Motorcycle 101 - Packing Hacks for Your Next Road Trip

Whether for a few days or longer, packing for a motorcycle trip can be challenging for the most experienced riders. Clutch and Chrome is here to help with some tips and even hacks.

While there’s nothing better than a motorcycle to discover the open road, it’s also one of the more limiting ways of enjoying America’s byways leaving riders faced with carrying clothes and gear on their backs or tucked away in the various pieces of motorcycle luggage attached to the bike.

Clutch and Chrome has a range of proven ideas and advice to help pack more efficiently and possibly take more on the next motorcycle trip. It should be noted however, there’s nothing worth packing that sacrifices the safety or handling of the motorcycle.

Speaking of which, riders should check the cargo weight limits of not only the motorcycle but any luggage being used. At heavier loads some adjustments might be needed for the motorcycle’s tire pressure and suspension.

Packing for a road trip can take many forms over different motorcycles

If the motorcycle manual can’t be found to reference these weights and adjustments, use google to find it online or, the ultimate fall back for any biker, find a forum that specializes in the motorcycle’s brand or model and post a question.

The manual should mention the increased weight will lengthen braking distances as well as affect the motorcycle’s low-speed handling, with both slowing down and pulling away. All of this should be taken into account when riding with the additional weight. In a perfect world, well before the trip itself, a trial run of packing the motorcycle and riding around on familiar roads should be considered.

Packing Basics

There are some golden rules to packing that will fit nearly any motorcycle and every road trip.

If traveling in a group, space can be saved with a little coordination. Compare packing lists and eliminate duplicate items. Only one roll of duct tape and one set of tools needs to be brought, just make sure everyone knows who's carrying what during the ride.

However, it is advisable for every rider to carry a multi-tool. While not perfect, they can offer a range of tools in a compact place and are usually no larger than a pocket knife and consequently easy to store.

When it comes to toiletries, buy the small travel size of your favorite shampoo, toothpaste and deodorant at a supermarket or drug store. Not only will this save valuable room, but they can be refilled with the free supply found in most motel rooms.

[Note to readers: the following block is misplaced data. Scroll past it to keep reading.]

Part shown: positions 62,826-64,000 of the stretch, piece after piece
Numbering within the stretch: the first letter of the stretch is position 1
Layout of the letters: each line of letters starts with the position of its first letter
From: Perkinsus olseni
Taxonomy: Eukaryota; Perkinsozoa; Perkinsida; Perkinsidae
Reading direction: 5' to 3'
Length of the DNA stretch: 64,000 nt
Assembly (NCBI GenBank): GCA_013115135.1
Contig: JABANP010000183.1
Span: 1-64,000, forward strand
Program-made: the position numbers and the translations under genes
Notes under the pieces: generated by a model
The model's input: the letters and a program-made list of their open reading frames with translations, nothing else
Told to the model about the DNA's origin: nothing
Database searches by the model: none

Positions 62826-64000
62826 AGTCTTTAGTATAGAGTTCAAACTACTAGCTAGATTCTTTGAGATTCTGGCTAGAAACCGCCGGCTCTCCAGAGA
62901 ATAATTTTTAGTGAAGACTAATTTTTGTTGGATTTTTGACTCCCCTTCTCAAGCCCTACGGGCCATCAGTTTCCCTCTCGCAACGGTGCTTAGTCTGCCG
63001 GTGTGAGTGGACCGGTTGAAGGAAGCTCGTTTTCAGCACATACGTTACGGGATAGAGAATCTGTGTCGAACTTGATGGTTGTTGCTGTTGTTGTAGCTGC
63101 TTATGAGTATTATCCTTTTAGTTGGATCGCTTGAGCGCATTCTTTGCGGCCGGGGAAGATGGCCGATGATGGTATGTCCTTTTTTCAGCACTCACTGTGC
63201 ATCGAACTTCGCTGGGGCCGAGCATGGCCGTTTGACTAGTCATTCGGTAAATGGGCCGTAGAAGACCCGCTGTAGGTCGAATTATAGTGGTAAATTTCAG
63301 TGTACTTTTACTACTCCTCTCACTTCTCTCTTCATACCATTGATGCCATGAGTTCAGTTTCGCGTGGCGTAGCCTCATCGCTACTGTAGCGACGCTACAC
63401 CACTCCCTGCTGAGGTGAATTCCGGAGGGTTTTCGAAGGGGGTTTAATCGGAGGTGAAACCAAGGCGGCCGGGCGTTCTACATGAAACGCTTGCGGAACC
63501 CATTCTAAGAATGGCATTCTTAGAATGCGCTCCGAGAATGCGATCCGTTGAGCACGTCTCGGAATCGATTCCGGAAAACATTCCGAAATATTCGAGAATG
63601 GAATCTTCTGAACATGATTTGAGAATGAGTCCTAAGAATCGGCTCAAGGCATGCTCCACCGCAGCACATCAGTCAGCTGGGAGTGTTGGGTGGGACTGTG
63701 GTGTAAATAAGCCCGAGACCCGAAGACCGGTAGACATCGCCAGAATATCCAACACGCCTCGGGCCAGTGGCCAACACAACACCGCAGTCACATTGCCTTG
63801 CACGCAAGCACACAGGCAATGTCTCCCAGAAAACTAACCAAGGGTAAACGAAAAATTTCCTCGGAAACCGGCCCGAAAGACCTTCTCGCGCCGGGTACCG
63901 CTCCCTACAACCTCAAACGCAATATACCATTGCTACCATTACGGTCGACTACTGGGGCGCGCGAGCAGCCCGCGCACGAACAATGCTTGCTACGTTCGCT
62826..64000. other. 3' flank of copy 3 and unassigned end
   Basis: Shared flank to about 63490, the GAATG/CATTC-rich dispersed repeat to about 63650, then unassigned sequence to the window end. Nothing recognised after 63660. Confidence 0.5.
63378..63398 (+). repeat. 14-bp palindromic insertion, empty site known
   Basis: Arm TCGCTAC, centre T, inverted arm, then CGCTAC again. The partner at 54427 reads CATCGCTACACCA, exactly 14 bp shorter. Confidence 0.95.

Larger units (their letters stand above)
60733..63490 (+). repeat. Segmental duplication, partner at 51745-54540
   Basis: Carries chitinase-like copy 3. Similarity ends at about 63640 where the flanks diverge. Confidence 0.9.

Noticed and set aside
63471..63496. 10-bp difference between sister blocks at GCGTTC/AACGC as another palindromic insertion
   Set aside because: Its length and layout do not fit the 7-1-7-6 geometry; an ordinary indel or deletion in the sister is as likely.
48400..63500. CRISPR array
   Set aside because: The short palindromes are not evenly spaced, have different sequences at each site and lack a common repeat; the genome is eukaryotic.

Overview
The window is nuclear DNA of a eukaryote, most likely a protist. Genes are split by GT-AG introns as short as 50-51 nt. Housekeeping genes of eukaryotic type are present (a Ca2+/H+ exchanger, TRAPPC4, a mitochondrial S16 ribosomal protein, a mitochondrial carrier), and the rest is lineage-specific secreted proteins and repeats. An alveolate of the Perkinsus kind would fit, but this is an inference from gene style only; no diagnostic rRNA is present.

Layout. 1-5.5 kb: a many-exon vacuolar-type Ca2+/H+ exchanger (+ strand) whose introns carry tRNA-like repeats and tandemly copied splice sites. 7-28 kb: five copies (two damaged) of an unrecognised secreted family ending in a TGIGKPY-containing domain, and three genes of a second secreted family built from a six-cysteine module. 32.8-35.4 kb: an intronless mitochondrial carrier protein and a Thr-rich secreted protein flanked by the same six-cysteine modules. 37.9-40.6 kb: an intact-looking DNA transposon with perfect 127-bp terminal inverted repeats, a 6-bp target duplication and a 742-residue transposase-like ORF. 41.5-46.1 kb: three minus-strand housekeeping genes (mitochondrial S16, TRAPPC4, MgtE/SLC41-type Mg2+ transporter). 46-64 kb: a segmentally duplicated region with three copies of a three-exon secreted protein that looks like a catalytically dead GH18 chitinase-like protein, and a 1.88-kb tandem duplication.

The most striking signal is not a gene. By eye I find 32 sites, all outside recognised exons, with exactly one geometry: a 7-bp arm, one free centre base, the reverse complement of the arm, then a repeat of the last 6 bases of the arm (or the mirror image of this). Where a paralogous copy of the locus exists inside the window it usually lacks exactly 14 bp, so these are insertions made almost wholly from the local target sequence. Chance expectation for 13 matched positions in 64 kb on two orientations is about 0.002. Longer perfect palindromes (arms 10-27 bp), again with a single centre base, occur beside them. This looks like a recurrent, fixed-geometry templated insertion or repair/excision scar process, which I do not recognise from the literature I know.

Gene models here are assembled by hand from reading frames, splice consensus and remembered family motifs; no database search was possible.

Instead of packing folded clothes, buy a box of 1 gallon zipper lock plastic freezer bags and roll your clothes tight enough to fit inside. Jeans are the most difficult, but after a few attempts you’ll be amazed how tightly they can be rolled.

There are a few schools of thought when packing clothes using the plastic freezer bags. Some recommend putting a day’s worth of clothes in one bag, with the logic that it’s easier to pull them out together when needed. With an average sized pair of jeans barely squeezing into a bag by themselves, it seems only the smallest people can follow this method.

Another idea have all the similar clothes in the same bag, so for example, if a shirt is changed on the side of the highway, only the bag containing t-shirts needs to be taken out. Some people will go as far as to pack sleeveless t-shirts, t-shirts and long sleeve t-shirts all in separate bags.

Either way, by using freezer bags not only are clothes kept dry, but the plastic allows the bags to slip in and out of tight luggage spaces with less effort.

If riders don't want to use freezer bags, clothing and certainly electronics should be put into larger plastic bags before being packed away. This will keep all these items dry and protected against the elements.

Some motorcycles are easier to pack than others such as Harley-Davidson's touring models

Looking for more room? Riders should think their way through the trip.

Are commemorative t-shirts going to be bought during trip? If so, less shirts are needed to be packed. The same can be said for any other inexpensive items which can be bought along the way. With space being at a premium on the motorcycle, credit cards and cash are lighter to carry and take up far less room.